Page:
DeWitt Town Supervisor Ed Michalenko engages the students of the People In Action program during an “Arbor Day” celebration held at the David G. Klim Learning Center Friday.
Photo by Ned Campbell.
DeWitt The Town of DeWitt celebrated its new status as a Tree City USA Friday by planting a tree outside the David G. Klim Learning Center, located within Springfield Gardens near Le Moyne College
State and town representatives as well as children from the People In Action program — which is run out of the Learning Center — were present to honor the designation awarded to the town in April. According to DeWitt Tree Committee chair Ann Stevens, the all-volunteer committee planted more than 60 trees in 2011 and has planted 44 this year.
“I get a lot of support from the town board … but most of these people are volunteers, and they do a tremendous service to this town,” Town Supervisor Ed Michalenko said to start the celebration.
He then engaged the students of the PIA program, a non-profit organization that offers pre-school as well as afterschool programs to residents faced with limited resources, according to townofdewitt.com.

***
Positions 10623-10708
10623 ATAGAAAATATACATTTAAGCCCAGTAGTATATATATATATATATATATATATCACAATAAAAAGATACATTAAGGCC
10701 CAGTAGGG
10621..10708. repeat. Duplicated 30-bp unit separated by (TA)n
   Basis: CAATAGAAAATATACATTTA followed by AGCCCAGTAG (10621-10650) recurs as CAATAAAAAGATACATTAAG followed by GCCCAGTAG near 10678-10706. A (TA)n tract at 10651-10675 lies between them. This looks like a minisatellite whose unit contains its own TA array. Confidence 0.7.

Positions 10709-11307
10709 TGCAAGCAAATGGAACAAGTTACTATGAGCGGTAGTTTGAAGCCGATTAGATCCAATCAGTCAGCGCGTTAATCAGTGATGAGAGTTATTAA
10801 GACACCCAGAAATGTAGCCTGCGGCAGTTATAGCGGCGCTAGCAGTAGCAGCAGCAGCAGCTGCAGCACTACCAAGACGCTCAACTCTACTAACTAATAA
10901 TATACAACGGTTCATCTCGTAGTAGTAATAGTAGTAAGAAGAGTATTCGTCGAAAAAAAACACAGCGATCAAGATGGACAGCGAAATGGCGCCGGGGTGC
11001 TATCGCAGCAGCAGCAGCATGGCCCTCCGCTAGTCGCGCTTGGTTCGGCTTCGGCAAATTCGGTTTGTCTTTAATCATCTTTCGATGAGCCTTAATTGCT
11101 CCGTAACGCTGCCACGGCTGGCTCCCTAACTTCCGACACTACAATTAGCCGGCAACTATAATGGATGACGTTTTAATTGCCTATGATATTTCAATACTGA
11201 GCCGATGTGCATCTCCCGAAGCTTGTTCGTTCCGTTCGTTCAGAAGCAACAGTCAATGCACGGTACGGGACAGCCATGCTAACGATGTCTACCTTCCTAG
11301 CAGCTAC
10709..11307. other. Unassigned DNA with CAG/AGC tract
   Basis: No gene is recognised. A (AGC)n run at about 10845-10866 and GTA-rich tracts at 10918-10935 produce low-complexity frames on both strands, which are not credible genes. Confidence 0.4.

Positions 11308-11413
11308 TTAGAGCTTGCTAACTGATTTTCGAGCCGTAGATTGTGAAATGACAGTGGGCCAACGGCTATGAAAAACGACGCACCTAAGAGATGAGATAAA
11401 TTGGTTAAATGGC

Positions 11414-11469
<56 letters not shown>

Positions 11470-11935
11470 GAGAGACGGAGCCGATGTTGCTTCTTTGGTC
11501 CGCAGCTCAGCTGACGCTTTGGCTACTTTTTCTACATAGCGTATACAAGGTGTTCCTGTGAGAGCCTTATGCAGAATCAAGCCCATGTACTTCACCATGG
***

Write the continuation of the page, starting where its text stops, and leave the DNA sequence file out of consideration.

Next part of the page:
Michalenko asked a roomful of attentive kids why trees are so important, eliciting responses of “they give us oxygen,” “they provide habitat for animals” and “they give us wood for fire and furniture.”
The supervisor, who has a PhD in environmental science, then asked what would happen if he cut down all the trees in DeWitt: “During the summer, what would happen?”
He answered his own question: It would be a whole lot hotter.
“Trees help moderate our environment,” he said. “They make it cooler in the summer. The forest helps cool the temperature. It helps move rainwater … Trees do an awful lot for us, and we need to recognize that and manage that as a community.”
Mary Kramarchyk was at the event representing the state Department of Environmental Conservation, for which she is the Urban Forestry Coordinator.
“When I come to the town of DeWitt I’m very, very happy that we have such a supportive supervisor in the town, because he helps us plant more trees when we need them and where we need them,” she said.